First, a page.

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On Ebola & WHO's Failures, Chan Tells UNSC of "High Gear" Reforms, Qs

By Matthew Russell Lee

UNITED NATIONS, August 13 -- Amid widespread criticism of the World Health Organization's response to the Ebola outbreak in West Africa, WHO's Margaret Chan on August 13 told the Security Council, "I am personally overseeing reforms in WHO that include the establishment of a global health emergency workforce, an operational platform that can shift into high gear quickly, performance benchmarks that show exactly what we mean by 'high gear,' and the funding needed to make this happen."

 But what will it come to?

 On August 13 in the Security Council, US Ambassador Samantha Power asked why and how information from the field got "lost" further up the chain. This echoes UN Peacekeeping in New York - Ladsous - ignoring and allowing rapes in the field, then letting a field commander be the scapegoat, staying on vacation. This is today's UN system.

 Back on May 9 when the UN's High Level Panel on Global Response to Health Crises held a press conference on May 8, Inner City Press asked the panel about criticism by Doctors Without Borders MSF and others of the UN's and World Health Organization's initial response to Ebola. Video here.

 Former Indonesian foreign minister Marty Natalegawa replied about the need for clear chains of command; Brazil's Celso Amorim spoke movingly about disparities like $9 per person for health care in Liberia versus $8000 per person in some European Union countries.
 
  Inner City Press asked the High Level Panel's chair, Tanzanian President Kikwete, if he would speak about Burundi and his role there. Video here.

 Kikwete told Inner City Press to ask him about Burundi after the press conference. Inner City Press did, specifically if the EAC will be opining on if a third term would violate the Arusha Agreements or pose regional threats.

  "Be patient," was Kikwete's response, saying that the foreign ministers who visited Burundi will report back on May 13. We will cover that at that time.

  During the press conference, Kikwete dealt with aplomb when UN Deputy Spokesperson Farhan Haq called him the "former president" of Tanzania. There were a number of "formers" (and "futures") on the panel, but Kikwete is current.

   Moments after Kikwete's and the panel's press conference, the UN Security Council issued "elements to the press" which "called upon all parties to refrain from violence and to prioritize Burundiís peace and stability through the current political dialogue and also to achieve their needs through legal and peaceful means. They stressed the need to hold a credible, transparent, inclusive and peaceful electoral process."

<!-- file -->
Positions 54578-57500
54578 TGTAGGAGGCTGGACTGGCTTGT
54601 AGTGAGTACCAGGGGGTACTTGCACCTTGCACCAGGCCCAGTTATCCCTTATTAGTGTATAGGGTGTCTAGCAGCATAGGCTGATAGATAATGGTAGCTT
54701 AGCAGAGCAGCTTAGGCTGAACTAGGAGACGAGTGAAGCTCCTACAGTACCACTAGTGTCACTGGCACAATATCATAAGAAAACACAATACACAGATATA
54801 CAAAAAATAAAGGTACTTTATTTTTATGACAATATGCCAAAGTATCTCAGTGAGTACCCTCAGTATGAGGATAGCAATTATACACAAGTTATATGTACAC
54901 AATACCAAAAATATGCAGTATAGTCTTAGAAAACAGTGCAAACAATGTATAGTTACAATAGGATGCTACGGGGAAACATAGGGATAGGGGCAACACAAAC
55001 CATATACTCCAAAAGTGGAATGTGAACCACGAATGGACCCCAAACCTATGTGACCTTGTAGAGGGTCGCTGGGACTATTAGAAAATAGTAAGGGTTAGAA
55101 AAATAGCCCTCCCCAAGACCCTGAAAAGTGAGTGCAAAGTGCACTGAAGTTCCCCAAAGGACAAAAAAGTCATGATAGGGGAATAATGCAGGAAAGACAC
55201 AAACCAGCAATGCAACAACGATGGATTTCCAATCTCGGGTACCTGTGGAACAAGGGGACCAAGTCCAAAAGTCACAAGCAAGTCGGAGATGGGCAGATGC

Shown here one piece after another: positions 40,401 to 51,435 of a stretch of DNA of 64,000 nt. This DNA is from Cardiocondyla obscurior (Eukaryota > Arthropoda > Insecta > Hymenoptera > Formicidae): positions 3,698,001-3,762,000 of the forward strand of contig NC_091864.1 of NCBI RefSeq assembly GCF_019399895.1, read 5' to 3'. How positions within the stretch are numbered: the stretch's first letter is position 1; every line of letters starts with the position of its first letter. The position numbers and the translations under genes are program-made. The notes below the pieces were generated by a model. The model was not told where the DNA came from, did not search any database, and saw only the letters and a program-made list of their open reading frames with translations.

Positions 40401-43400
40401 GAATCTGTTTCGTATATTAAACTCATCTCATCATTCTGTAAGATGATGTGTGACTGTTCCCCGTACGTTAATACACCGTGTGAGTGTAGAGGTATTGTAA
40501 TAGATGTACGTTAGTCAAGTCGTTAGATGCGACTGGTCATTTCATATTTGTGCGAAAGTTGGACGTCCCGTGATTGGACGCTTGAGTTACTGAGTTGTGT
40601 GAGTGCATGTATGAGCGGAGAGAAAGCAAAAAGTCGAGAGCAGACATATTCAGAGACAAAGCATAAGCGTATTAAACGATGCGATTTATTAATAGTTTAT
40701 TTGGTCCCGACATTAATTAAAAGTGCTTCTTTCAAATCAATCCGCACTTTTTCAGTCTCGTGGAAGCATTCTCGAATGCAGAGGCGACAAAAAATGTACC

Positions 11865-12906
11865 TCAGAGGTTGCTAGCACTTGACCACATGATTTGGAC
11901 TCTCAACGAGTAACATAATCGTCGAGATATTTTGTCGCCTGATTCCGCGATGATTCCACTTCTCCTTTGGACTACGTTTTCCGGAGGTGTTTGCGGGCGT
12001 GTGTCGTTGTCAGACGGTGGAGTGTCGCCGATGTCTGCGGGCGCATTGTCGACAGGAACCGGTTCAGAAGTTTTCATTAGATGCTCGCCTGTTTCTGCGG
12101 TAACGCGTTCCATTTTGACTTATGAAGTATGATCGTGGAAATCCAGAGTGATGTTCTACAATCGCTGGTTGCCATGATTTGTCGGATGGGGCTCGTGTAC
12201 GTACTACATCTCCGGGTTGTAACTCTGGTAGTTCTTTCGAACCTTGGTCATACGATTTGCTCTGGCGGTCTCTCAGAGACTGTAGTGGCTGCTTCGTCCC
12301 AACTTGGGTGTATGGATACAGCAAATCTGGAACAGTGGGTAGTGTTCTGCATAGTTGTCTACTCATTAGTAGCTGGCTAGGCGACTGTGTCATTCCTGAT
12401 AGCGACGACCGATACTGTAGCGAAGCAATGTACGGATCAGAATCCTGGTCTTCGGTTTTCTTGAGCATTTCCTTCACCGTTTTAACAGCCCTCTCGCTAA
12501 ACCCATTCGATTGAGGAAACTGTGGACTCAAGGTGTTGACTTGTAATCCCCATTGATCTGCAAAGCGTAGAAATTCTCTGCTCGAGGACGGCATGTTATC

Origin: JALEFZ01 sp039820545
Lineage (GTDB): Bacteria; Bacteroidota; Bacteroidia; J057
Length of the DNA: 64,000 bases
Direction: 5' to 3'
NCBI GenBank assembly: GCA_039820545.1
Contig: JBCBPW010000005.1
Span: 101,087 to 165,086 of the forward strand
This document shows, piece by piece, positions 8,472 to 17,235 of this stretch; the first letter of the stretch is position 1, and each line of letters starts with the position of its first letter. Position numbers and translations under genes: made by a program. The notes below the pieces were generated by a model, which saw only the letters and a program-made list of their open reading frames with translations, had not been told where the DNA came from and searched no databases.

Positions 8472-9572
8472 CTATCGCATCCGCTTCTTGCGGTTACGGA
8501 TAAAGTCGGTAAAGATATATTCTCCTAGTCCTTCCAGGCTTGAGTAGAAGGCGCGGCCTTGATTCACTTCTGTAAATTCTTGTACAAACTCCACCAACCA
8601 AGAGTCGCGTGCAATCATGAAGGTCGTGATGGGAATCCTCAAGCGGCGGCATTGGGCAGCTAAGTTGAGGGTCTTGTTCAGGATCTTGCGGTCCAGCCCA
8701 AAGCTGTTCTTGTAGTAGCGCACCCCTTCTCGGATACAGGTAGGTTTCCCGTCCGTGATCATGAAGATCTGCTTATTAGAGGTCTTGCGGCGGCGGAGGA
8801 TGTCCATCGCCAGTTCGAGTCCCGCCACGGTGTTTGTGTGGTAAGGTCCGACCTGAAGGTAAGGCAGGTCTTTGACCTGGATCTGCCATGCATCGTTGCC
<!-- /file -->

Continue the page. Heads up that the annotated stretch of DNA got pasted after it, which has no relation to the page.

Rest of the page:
Inner City Press asked the Security Council's president for May  Raimonda Murmokaite of Lithuania how the third term was discussed in the Council's closed meeting. She replied that individual members did express their views on the third term but it was not really the essence of the discussion.  We'll have more on this.

  Inner City Press has asked the UN about Burundi, most recently on May 4 and 5 and now May 6, below. Now it's said the UN's Said Djinnit will belatedly brief the Security Council on May 7 - we'll be there.

  On May 6, Inner City Press asked the UN, " I don't know if you have an update on Burundi?"

  Moments later, beyond an if-asked, a statement was handed to UN deputy spokesperson Farhan Haq, who answered Inner City Press with this:

"Regarding Burundi, after a plenary session yesterday, Burundian stakeholders continued the political dialogue.  Our Special Envoy for the Great Lakes region, Said Djinnit, is facilitating work in smaller committees.  The objective of the dialogue remains to seek common grounds for creating conditions for the holding of peaceful, inclusive, and credible elections in Burundi.  Meanwhile, we welcome the arrival in Bujumbura of the foreign ministers of the East African community, and we look forward to working closely with the region on this."

  The UN is relentlessly upbeat - and marginalized. Watch this site.

 On May 4, Inner City Press asked UN Spokesman Stephane Dujarric:

Inner City Press: On Burundi, I want to know if you have any statement on the violence in the capital in which at least two people have been killed today protesting the third-term run of the President?

Spokesman Dujurric:  Sure, we continue to follow the events in Burundi with great concern and deplore the loss of lives and injuries as well as the destruction of property that we've seen.  We reiterate our calls to all the parties to reject violence, exercise maximum restraint, and avoid using inflammatory language, as well as to take the necessary appeasement measures to create conditions for dialogue.  In this regard, the UN mission on the ground, MENUB, has been encouraging all stakeholders to seize the opportunities of the dialogue that is organized by the Ministry of Interior with the support of the UN on 5 and 6 May.  That is tomorrow and Wednesday.  And we trust that stakeholders will see and build on this dialogue as an opportunity to defuse tensions and seek common grounds for creating conditions for the holding of peaceful, inclusive, and credible elections in Burundi.

 Later on May 4, Ban Ki-moon met with Uganda's Yoweri Museveni, but no UN read-out was issued. On May 5, Inner City Press asked for this, and about the judge who fled the country amid death threats. Video here.


 

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